Past Exhibitions

Three Thousand Worlds \ Zhang Xiaotao

Shir Meller-Yamaguchi

Zhang Xiaotao began his career as a painter, and today he is one of the most intriguing New Media artists in China. Born in 1970, he lives and works in Beijing and Chongqing. He graduated from the Oil Painting Department at Sichuan Institute of Fine Arts, where he is currently director of the New Media Department. His works have been exhibited in major international art events and leading museums of contemporary art the world over, including the China Pavilion at the 55th Venice Biennale (2013).
Zhang’s works take the viewer on a journey between multidimensional worlds, offering a time-space experience underlain by infinite variation. The transitions between these worlds take place, among others, by means of the rapidly changing modes of representation. Zhang’s visual language spans a vast range of animation options, from freehand drawing, through incorporation of photography and video, to 3D digital design. His works direct a critical gaze at the accelerated modernization processes taking place in China, while combining allusions to traditional Chinese art alongside Buddhist insights.
The current exhibition presents four of Zhang’s new 3D animation pieces for the first time in Israel. His most recent work, Worlds of the Trichiliocosm (2014), borrows the language of computer games, distorting it to paint parallel worlds seen from the point of view of bees in a hive, a marching man, and an aircraft circling planet Earth.
In The Adventures of Liang Liang (2013), an animated protagonist sets out on a quest in a three-dimensional world, moving alternately back and forth in Chinese history. The voyage, which oscillates between traditional tranquil ink landscapes and military parades, is rife with unexpected, absurd occurrences, ostensibly seen through the naïve eyes of a child, but in fact—presented in an utterly critical and disillusioned manner, which addresses the dilemmas confronted by present-day China.
Sakya (2010-11), an extraordinary, fascinating animation project, combines 3D animation with excerpts shot by the artist at a Tibetan monastery by that name, which was destroyed during the Cultural Revolution in China. Zhang reconstructed the monastery and its Buddhist artworks by virtual means, as radiant entities that convey spiritual strength beyond any physical structure.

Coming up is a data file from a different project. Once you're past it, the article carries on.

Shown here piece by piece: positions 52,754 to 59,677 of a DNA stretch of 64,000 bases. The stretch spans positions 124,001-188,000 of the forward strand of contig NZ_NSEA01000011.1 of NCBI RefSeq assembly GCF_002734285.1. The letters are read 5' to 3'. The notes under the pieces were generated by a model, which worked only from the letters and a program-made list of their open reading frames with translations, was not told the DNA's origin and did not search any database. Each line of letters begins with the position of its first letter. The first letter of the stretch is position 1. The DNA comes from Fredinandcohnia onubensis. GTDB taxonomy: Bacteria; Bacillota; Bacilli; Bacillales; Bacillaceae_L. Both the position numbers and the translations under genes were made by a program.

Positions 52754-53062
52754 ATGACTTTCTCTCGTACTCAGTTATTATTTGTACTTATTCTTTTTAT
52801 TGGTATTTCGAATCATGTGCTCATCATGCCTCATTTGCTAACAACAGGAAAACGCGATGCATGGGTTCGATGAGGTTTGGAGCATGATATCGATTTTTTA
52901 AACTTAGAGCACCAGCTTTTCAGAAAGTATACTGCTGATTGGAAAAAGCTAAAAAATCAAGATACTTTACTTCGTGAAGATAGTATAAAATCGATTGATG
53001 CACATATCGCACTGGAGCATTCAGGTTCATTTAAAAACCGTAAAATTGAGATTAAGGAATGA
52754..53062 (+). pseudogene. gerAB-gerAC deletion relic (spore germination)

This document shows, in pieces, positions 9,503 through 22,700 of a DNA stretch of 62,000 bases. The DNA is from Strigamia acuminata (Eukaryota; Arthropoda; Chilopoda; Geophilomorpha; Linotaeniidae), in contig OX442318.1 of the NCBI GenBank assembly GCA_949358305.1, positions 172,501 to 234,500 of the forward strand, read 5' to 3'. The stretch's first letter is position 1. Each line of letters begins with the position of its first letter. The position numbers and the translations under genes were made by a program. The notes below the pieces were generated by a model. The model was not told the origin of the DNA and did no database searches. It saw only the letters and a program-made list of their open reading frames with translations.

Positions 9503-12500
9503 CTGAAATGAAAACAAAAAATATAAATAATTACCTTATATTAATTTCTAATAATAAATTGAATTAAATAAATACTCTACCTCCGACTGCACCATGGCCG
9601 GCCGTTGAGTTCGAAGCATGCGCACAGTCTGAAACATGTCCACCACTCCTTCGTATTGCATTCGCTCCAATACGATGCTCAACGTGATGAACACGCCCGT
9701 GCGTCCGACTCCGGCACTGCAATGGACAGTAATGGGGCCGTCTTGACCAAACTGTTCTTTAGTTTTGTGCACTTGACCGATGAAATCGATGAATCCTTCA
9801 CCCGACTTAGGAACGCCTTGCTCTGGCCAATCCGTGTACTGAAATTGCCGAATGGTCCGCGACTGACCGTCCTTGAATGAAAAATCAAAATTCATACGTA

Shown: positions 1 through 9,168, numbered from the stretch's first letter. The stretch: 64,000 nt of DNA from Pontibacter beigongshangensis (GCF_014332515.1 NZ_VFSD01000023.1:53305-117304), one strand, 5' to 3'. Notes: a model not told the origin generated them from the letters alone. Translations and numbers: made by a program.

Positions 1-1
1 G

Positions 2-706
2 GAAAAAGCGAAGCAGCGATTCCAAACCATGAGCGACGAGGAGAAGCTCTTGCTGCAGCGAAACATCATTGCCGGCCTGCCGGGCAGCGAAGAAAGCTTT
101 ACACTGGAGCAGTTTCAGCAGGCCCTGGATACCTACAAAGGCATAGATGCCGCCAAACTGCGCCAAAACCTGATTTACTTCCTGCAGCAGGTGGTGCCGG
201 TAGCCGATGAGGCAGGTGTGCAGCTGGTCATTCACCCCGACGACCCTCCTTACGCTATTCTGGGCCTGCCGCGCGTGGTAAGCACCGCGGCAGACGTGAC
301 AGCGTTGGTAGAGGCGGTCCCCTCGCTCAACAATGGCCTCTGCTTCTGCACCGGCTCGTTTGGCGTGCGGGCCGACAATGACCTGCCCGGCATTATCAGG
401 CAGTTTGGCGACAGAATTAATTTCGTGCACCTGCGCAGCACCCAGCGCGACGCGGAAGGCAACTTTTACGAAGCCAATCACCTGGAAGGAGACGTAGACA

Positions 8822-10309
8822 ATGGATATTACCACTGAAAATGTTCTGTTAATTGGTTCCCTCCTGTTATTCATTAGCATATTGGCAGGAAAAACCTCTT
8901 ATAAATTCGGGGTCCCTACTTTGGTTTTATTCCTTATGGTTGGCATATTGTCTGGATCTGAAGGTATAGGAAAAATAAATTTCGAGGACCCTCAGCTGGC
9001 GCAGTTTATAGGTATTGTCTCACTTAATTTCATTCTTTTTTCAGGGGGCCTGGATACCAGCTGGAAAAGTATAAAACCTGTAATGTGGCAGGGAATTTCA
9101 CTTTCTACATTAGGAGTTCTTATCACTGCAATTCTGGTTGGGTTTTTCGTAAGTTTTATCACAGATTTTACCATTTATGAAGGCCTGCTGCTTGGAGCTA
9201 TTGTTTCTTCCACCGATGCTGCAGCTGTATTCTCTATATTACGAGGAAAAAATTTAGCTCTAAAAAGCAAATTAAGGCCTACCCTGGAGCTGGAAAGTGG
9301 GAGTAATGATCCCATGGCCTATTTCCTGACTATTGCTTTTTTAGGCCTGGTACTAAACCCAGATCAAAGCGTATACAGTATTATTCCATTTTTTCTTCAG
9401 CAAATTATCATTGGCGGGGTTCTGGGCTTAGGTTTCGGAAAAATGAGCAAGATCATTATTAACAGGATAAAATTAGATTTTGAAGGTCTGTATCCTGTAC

Scar (2009) is Zhang’s response to the 2008 earthquake in Wenchuan (Sichuan). The image of a palm—standing for the human potential for construction and destruction, life and death—appears and disappears in the course of the work. The animation moves cyclically between destruction and buildings which miraculously rise and tower once again, thereby intertwining contrasting emotions: sadness and despair at the loss alongside hope and belief in the power of creation.
The cultural context is vital to understating Zhang’s works. China’s sudden leap from communism to modernization and the global market took a harsh and painful toll on the individual. Zhang believes that the role of the artist is to shed light on man’s spiritual world, which was neglected in the pursuit of materiality; to remind us of the pulsation shared by man and the universe. “Our ancient people,” he says, “had a simple consciousness of relativity, that there is a kind of superior meaning between the macroscopic and the microcosmic, and there is a channel between ‘heart’ and ‘yo zhou’ (the universe).”
The ability to discern the unity and affinities between man and the cosmos, between the upper and lower worlds, is at the core of Buddhist thought; the reciprocity between visible and invisible existence. Zhang generates multi-dimensional movement in time and space. He operates like a particle accelerator. In his works, waves, lines, and dots come together to form a defined shape, only to bifurcate again and disassemble. His digital animation is a medium in which everything occurs concurrently and rapidly. A concrete image abruptly becomes transparent, radiating and dissolving; matter becomes energy, materializing into a visible form. “Form is void, void is form,” is an insight shared by Buddhism and Quantum Physics. The quantum field is an ubiquitous continuous medium. Particles are only a local condensation of the field; a concentration of energy which appears and disappears. The body is a vibrating entity of particles, and is inseparable from the space.
The collective concept of time-space, Yu Zhou, existed in Chinese thought as the idea of the multiverse (multidimensional universe). “Up to now human beings cannot really ‘see’ the multiverse, because we cannot cross from this time and space to another time and space, in other words—to another earth. In this work, I want to discuss times and spaces encountering and recombining, and many worlds of the microcosmic and the macroscopic, time and space, life and memory interlacing.”